Manitoba’s highest court has overturned the guilty verdict in the Candace Derksen murder case, ruling accused killer Mark Grant did not receive a fair trial.
The bombshell decision, released Wednesday, puts one of the city’s most notorious homicide cases back in the public spotlight.
"We’re kind of in shock and in chaos," Candace’s mother, Wilma Derksen, said of the development. She spoke to reporters while flanked by her husband Cliff outside their south Winnipeg home. "We expected all kinds of things, but not a retrial," Derksen said. "None of us expected this."
Grant, 50, was convicted by a jury of second-degree following a lengthy trial that ended in February 2011. He brought the case to the Manitoba Court of Appeal, who reserved their decision after hearing arguments earlier this year.
Derksen, 13, was grabbed off the street Nov. 30, 1984, while walking home from school. She was tied up and left to freeze to death inside a shed. Her body was found Jan. 17, 1985. Jurors spent three days weighing the evidence, which largely consisted of DNA evidence that cracked the case in 2007.
Three pubic hairs were found on or near Candace's body, although police have said she wasn't sexually assaulted. Four scalp hairs that appeared to have been lightly bleached near the roots were on her clothing. There is evidence Grant coloured his hair around the same time. DNA extracted from the twine used to tie her up was found to be a maternal match to Grant.
The Appeal Court cited one key error made by the trial judge in their decision to overturn the verdict and order a new trial. They said Justice Glenn Joyal was wrong to exclude jurors from hearing testimony from a Winnipeg woman who claimed in 1985 she was kidnapped by a stranger in a similar fashion to Candace -- only to recant the story 26 years later.
Defence lawyer Saul Simmonds had filed a pre-trial motion to put the woman in the witness box, believing it would prove Grant was innocent of killing Candace. That's because Grant was in custody on other charges at the time the woman, just 12 years old in 1985, was allegedly attacked, meaning he couldn't possibly be responsible for either crime if there was a proven link.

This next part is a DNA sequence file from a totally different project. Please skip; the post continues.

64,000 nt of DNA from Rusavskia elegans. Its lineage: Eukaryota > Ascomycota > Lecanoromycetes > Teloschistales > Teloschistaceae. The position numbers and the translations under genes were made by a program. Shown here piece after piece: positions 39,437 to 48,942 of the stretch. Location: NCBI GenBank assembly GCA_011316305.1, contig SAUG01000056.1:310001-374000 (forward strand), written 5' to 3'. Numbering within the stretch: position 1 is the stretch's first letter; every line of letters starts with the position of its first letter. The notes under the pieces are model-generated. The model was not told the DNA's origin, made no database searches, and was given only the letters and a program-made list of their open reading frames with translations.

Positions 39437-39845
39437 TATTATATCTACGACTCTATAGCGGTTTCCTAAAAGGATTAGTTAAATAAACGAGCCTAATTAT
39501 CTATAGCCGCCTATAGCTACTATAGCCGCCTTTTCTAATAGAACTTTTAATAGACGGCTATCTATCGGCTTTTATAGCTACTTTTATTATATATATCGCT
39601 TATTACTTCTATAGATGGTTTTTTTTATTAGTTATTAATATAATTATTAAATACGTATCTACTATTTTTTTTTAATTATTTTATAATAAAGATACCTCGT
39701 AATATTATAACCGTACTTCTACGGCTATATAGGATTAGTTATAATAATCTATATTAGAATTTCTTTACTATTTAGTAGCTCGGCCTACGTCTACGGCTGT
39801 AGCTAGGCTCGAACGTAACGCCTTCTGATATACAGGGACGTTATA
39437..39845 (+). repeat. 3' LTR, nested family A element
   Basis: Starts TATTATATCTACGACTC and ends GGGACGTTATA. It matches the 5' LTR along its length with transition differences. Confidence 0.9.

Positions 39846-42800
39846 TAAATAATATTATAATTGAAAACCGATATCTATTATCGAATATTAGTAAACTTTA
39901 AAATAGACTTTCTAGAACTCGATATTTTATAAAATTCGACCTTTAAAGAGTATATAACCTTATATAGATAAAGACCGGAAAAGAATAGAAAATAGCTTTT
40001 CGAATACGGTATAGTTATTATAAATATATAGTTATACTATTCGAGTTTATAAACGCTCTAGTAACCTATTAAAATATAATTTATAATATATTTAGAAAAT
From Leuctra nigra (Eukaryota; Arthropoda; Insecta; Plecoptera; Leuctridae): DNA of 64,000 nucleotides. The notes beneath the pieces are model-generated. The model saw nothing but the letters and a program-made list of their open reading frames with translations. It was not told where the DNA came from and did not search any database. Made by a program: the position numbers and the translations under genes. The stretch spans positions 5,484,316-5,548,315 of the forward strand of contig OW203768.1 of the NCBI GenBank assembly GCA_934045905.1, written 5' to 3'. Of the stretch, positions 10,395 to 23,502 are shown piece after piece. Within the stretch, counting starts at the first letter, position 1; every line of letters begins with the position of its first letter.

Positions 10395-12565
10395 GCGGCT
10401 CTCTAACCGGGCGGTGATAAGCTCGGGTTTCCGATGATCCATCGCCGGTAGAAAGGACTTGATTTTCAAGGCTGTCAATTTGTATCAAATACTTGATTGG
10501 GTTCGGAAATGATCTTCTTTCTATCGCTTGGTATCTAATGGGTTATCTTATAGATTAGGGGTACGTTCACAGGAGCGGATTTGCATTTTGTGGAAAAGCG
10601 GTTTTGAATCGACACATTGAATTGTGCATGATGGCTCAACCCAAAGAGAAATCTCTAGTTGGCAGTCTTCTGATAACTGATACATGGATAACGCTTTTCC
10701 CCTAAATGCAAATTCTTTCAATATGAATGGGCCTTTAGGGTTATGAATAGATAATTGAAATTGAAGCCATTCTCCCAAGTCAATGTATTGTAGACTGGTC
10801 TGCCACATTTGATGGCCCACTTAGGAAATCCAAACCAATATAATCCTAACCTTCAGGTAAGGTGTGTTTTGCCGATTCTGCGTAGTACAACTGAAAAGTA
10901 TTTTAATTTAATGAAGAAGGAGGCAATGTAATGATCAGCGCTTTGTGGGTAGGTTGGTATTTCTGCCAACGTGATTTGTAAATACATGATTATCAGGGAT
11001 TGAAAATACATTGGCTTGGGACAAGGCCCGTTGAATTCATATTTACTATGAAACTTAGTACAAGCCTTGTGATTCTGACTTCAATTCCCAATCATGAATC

She was discovered by a bystander in the fall of 1985 lying inside an empty railway car on Gateway Road. She was screaming "Mommy, mommy," her wrists and legs were bound, and there was a plastic shopping bag over her head. The 12-year-old told police an unknown man had abducted her around 4 p.m. on a Friday as she left Valley Gardens Junior High School to walk home.
Police were immediately on high alert. The distance between where Candace and the other girl were found was five kilometres.
There were Wrigley gum packages found at both scenes, a connection police were quick to make note of. Even the knot used to tie the girl's arms with plastic tubing was similar to the one found on the twine around Candace's arms.
Investigators went so far as to take the girl to a memorial service for Candace to have her scan the crowd for the potential attacker. She also gave a detailed description of the man and his vehicle, which led to the creation of a composite sketch.